Thanks for visiting my vintage Hamilton watch blog. I like to restore US-made Hamilton wrist watches back to their original glory and share my experiences with other enthusiasts. Use the "Search" space below if you know what model you're looking for. Feel free to leave polite comments or questions in the spaces provided. Also check out my "watches for sale" on my Etsy site - the link is on the right, just below.

Monday, October 25, 2021

1968 Thinline 6511

 You won't see rolled gold plated cases until the mid-1950s and by the 1960s they were fairly common, especially on Hamilton's entry level models.  One model that had a fairly short run was the 1968 Thinline 6511.  It didn't make it into the 1970s,

Thin was in, in the 1960s and Hamilton had models with manual winding and automatic movements with this designs.  Models ran the gamut from solid gold through gold plate, through stainless steel and ultimately RGP cased models.  The difference between gold filled and RGP is significant.  Gold filled has a layer of gold where about 5% of the thickness of the case is gold.  RGP is a much thinner layer of gold, measured in microns.  You have to be careful with RGP cases as you can polish right through the gold layer if you're not careful.

I've had a Thinline 6511 on my to-do list for quite some time.  I bought it a while back but I didn't realize it was a blog candidate.  It looks very similar to some other Thinlines I've already covered, like the Thinline 6510 or Thinline 6505

The Thinline 6511 has black highlights where other models might have luminous paint.  So the dial and hands seem to sparkle because of the contrast between black and gold.

My case is a bit pock-marked by years of wear and the inside of the case is simply marked Hamilton W. Co. It doesn't even have Lancaster PA inside.  The case appears to have been made by Keystone - who made watch cases for Hamilton for many decades prior to 1968.

Inside the case is a 17 jewel Hamilton 639 movement.  I like these Thinline movements.  The axles for the wheels are so short, they pretty much assemble themselves when you try to put it all back together again.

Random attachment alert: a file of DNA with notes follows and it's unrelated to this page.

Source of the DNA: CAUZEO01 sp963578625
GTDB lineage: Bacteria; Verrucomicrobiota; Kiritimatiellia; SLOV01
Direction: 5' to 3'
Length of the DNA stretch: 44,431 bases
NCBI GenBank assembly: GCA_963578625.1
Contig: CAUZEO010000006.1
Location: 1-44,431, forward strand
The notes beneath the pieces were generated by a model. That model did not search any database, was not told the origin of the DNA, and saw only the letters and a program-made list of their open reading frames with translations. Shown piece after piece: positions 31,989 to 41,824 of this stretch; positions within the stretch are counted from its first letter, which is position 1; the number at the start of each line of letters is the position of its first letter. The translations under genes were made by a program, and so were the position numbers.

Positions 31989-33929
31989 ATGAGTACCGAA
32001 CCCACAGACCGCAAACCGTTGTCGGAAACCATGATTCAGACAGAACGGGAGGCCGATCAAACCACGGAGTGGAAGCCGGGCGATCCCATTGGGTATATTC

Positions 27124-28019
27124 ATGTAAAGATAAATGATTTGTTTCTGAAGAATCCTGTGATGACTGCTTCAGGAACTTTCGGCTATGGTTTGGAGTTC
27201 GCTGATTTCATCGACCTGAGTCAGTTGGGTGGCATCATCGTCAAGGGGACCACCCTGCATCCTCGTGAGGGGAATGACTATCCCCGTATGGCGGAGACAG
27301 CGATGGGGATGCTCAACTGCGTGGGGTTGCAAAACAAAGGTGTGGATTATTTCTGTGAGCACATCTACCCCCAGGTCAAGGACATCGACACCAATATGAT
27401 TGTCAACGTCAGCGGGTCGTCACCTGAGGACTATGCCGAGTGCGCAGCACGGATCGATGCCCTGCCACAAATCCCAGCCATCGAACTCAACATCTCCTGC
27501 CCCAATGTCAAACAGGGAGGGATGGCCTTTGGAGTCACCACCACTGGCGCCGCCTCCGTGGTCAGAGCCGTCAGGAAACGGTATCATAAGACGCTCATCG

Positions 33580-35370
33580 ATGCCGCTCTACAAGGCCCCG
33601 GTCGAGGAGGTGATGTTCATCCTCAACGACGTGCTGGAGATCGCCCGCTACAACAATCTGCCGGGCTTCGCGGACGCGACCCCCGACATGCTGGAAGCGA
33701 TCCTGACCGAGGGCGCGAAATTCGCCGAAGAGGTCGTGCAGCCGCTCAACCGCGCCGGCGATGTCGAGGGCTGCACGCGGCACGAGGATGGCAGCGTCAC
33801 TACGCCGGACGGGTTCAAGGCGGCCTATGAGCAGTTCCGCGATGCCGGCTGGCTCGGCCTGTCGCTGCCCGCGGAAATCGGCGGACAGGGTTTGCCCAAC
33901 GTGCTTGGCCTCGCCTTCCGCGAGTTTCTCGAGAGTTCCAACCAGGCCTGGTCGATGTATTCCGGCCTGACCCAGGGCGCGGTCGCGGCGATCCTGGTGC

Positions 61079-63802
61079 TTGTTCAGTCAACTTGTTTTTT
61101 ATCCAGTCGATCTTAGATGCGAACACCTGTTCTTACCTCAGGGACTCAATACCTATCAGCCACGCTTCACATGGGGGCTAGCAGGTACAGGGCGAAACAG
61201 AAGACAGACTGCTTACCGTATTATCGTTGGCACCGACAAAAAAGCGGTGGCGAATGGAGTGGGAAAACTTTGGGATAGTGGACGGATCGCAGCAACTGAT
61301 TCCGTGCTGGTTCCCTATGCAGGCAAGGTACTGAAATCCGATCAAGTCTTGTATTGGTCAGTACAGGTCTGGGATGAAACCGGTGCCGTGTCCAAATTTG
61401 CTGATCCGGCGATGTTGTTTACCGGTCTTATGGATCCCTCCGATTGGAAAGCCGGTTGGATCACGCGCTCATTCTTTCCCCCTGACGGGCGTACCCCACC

I neglected to take my usual disassembled and drying photo and by the time I realized that I had forgotten, the. movement was already reassembled and placed on the timer.

Not too shabby.  The amplitude is a little low but this movement doesn't have a crown so it's a little hard to wind and not fully wound yet.

The reassembled watch looks just a little better than what I started with, thanks in most part to a new low profile crystal and a nice leather strap.  The case is still a little pitted but I didn't want to overdo the polishing and ruin the plating.  It definitely looks much better to the naked eye.

Saturday, October 16, 2021

Modern Hamilton Khaki Field Automatic Titanium

I've had a project on my to-do list for well over a year.  I've had a lot of things that have taken a higher priority, plus I've been a little apprehensive to tackle it.  Today was a good day though, it started to rain so I was able to hang out in my workshop a little bit longer than normal.

My project watch is a modern Hamilton Khaki Field Automatic Titanium.  This model has been around for a while and is still available, but with an updated H10 movement with 80 hour power reserve.  Mine is the earlier version.

As you can see, the retail price is almost $1,000 for this watch today, so this is not an inexpensive watch.

I've had my watch for several years and it's one of my go-to watches for casual wear.  It's a good size at 42mm diameter.  The case is made of titanium so it's not heavy either.   A little over a year ago I noticed it would stop and start.  It eventually didn't run at all so I set aside for a rainy day, like today.

My watch is in good shape, other than not running.  I've been a little apprehensive about servicing it because I won't have spare parts, in case something goes wrong, and buying parts for modern watches can be a challenge.  

The watch opens through the back.  There are 6 screws that need to be removed.  Then the back can be lifted off.

With the case back removed you can see the 42mm case is much larger than the movement inside.  Check out the size of the movement ring... it's huge.  The ring is secured to the case with three screws and the movement is secured to the ring with two screws.

With the movement ring removed you can see the scale of the movement relative to the dial.  The ETA movement is very similar to the classic ETA movement used in the early 1970s automatics.

The dial is held on by two dial feet secured with clips... just slide the clips out and the dial lifts off.